When Bradley University announced Friday afternoon that its basketball team had signed brothers Johnah and Jarrett Sahrs, the press release initially didn't appear to be anything out of the ordinary.
Only after the revelation that both brothers are still in elementary school did it become clear something was amiss.
Johnah, 5, has undergone treatment for stage 4 high-risk neuroblastoma for the past 18 months, and Jarrett, 9, has been by his brother's side to encourage him throughout the arduous recovery process. Bradley sought to lift the spirits of both brothers Friday night by holding a ceremony for Johnah and Jarrett at Renaissance Coliseum in which both toured the Braves' basketball facility and signed mock letters of intent the same way top college-bound recruits do.
Both brothers now have bios on Bradley's official athletics site and their own jerseys, No. 1 for Johnah and No. 32 for Jarrett. Head coach Geno Ford told Johnah and Jarrett that the letters of intent they signed require only that they be good teammates, follow their parents' rules at home and cheer for Bradley at every Braves basketball game.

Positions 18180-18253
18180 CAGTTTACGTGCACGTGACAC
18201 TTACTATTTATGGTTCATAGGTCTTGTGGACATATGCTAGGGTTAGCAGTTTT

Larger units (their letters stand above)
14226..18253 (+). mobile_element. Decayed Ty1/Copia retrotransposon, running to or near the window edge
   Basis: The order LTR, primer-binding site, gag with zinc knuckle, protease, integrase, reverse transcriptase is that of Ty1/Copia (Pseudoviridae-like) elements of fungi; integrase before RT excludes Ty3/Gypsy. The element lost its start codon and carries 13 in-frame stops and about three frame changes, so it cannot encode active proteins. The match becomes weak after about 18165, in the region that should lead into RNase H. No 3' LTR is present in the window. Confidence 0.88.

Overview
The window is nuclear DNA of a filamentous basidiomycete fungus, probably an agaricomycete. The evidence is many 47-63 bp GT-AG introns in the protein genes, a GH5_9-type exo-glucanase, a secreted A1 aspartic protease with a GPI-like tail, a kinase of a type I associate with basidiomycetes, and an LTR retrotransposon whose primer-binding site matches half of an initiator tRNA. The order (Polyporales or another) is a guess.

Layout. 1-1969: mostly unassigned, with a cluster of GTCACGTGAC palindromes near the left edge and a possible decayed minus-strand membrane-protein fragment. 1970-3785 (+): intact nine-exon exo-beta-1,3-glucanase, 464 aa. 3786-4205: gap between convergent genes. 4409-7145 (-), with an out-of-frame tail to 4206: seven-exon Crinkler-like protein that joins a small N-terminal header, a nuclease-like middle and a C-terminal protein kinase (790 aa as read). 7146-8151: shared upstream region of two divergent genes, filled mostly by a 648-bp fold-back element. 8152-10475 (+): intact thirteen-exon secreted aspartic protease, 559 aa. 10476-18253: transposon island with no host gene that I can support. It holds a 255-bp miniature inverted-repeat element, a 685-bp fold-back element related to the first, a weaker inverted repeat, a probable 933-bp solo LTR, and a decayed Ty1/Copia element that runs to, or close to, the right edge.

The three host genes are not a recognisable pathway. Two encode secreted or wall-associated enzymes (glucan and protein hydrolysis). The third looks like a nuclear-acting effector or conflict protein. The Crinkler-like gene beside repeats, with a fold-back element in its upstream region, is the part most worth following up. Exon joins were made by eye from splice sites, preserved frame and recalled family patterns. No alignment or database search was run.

So far Johnah and Jarrett appear to enjoy being the youngest Bradley basketball players in history. From a Saturday morning post on the Facebook page Johnah's parents set up to update friends and family on his recovery: "Johnah woke up and asked "Can I go to Bradley today?" Sorry, buddy. Not today. I think someone loves being a Bradley Brave!!!"
The Sahrs and Bradley got connected through the non-profit organization Team Impact, which gets works to improve the quality of life for kids with life-threatening illnesses by getting them together with their favorite sports teams. Johnah and Jarrett already had met many of the Bradley players and coaches long before Friday's ceremony.
Credit the players, coaches and administrators at Bradley for getting creative in their efforts to help a sick kid and his family through a difficult time in their lives.
We always bemoan how coaches are pursuing top basketball prospects at a younger and younger age these days. This is one instance, however, where nobody should complain.
- Sports & Recreation
- Bradley University